Shoulder Pain: Sub – Acromial Impingement Syndrome and Rotator Cuff Disease

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Shoulder Pain: Sub – Acromial Impingement Syndrome and Rotator Cuff Disease

On Wednesday, 24th May, mlcoa QLD hosted an educational event entitld ‘Shoulder Pain: Sub – Acromial Impingement Syndrome and Rotator Cuff Disease’, the first in the ‘Shoulder Series’ presented by Dr Michael Thomas, Orthopaedic Surgeon.

Dr Thomas provided valuable insight into what shoulder pain is, noting that Subacromial Impingement Syndrome is the most common cause. Discussions were centered on case examples, Anatomy (Four Rotator Cuff Muscles, Subscapularis, Supraspintaus, Infraspinatus and Teres Minor).

Dr Thomas also provided context and education around Rotator Cuff Symptoms, Screening, MRI of Rotator Cuff Tear, SLAP Tears, Mechanisms of Injury, Symptoms and Management. Dr Thomas provided live video demonstrations of repairing of a rotator cuff and also Sub-acromial injection into bursa.

Dr Thomas spoke about the benefits the Rehab phases of rest, move and strengthen, as well as providing information around his regime for cuff repairs through the following phases:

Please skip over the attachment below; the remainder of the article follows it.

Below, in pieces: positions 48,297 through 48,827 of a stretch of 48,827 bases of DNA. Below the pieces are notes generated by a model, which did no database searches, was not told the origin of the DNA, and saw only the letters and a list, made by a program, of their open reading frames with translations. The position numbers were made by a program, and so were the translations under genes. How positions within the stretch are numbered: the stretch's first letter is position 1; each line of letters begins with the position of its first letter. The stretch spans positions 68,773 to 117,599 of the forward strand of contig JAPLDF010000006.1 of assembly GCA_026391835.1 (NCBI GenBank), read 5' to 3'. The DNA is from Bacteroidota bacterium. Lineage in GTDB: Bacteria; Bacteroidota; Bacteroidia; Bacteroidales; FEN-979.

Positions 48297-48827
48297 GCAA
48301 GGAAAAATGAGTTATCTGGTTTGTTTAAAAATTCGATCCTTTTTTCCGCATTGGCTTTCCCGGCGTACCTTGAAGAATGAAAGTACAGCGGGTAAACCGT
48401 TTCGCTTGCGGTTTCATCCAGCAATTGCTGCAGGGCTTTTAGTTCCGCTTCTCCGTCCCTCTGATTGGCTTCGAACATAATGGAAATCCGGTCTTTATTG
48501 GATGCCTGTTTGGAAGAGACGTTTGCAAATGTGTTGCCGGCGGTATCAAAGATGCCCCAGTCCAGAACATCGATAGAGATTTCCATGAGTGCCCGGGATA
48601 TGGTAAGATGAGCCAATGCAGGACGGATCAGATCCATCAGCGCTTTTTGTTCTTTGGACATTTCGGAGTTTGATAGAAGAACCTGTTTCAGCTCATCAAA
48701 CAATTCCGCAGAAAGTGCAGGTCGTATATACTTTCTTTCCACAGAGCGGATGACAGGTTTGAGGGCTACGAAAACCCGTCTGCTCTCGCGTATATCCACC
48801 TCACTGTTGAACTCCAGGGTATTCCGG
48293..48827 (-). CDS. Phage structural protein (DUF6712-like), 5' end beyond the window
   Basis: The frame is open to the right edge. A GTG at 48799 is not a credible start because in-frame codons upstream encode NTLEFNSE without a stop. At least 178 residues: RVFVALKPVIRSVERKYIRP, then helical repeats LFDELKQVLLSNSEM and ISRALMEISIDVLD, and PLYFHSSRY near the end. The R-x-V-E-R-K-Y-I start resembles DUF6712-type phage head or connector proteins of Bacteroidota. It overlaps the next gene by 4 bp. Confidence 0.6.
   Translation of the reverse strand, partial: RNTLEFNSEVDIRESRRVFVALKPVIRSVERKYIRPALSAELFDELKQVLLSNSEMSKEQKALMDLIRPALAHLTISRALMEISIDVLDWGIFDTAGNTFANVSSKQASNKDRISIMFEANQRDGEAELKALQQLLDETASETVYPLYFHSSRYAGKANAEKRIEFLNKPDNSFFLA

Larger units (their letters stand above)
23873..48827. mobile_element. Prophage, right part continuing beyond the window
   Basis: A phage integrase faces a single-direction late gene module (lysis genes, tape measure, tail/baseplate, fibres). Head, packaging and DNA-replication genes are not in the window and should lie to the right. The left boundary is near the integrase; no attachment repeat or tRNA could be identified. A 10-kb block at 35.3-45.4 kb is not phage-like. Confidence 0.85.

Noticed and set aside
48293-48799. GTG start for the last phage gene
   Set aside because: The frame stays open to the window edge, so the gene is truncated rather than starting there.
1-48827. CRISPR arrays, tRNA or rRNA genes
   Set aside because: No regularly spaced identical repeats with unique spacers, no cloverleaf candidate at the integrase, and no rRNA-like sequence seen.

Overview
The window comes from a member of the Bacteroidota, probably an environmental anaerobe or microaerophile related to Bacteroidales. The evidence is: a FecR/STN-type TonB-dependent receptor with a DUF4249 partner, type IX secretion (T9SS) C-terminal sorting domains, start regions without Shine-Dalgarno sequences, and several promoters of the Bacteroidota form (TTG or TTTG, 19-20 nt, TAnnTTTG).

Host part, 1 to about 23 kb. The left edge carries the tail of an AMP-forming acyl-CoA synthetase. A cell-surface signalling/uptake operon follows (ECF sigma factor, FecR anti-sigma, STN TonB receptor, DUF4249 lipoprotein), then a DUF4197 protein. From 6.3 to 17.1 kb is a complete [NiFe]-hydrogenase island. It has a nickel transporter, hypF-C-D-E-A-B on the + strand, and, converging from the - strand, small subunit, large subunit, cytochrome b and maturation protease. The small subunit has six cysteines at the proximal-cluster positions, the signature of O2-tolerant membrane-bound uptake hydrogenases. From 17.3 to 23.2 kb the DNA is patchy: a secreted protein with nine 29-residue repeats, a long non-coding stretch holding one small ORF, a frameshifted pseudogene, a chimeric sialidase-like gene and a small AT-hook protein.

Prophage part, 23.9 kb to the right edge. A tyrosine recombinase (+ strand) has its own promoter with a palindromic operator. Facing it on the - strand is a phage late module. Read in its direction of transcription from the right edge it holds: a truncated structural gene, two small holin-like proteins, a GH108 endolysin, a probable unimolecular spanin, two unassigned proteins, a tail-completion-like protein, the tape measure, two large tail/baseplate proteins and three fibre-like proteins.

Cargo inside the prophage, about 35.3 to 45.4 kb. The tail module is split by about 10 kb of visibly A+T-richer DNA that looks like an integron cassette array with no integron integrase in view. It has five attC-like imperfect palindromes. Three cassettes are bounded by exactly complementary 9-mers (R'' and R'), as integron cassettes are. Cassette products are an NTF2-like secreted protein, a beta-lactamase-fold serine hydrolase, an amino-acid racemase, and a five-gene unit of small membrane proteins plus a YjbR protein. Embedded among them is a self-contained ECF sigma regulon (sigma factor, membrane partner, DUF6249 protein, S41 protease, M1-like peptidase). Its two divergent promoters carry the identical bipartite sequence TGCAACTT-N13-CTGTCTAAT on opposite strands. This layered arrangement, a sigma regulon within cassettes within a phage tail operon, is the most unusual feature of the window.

• 0-2 weeks rest and allow wound healing then sutures to be removed. In shoulder immobiliser.
  • 2-6 weeks remain in sling, passive external rotation to neutral, flexion to 70 degrees.
  • 6-12 weeks range of motion exercises
  • 12-26 weeks strengthening programme
  • 26 weeks return to contact sports.

Dr Thomas also provided valuable information around the following:

  • Workplace implications
  • Access issues to specialist care and can this model be improved?
  • Random Controlled Trial ( RCT that he conducted)
  • Gold Standard Research – in relation to shoulder pain (pivacet 2003, Urwin 1998).
  • Evidence Gap.

Dr Thomas concluded with the following take home messages:

  • SAIS/ rotator cuff disease is a spectrum of conditions that vastly differ in severity, duration of symptoms and reversibility.
  • It is linked to both repetitive activities, poor posture and traumatic episodes.
  • Treatment should be tailored to the individual.
  • Non- operative treatment should be tried for 3-6 months when no significant tear is found.
  • Surgery can be very successful in managing recalcitrant SAIS or symptomatic cuff tears.
  • Recovery can be hampered by conditions such as Frozen Shoulder.
  • Public hospitals can see and treat more patients if senior physio are employed to screen patients with SAIS.
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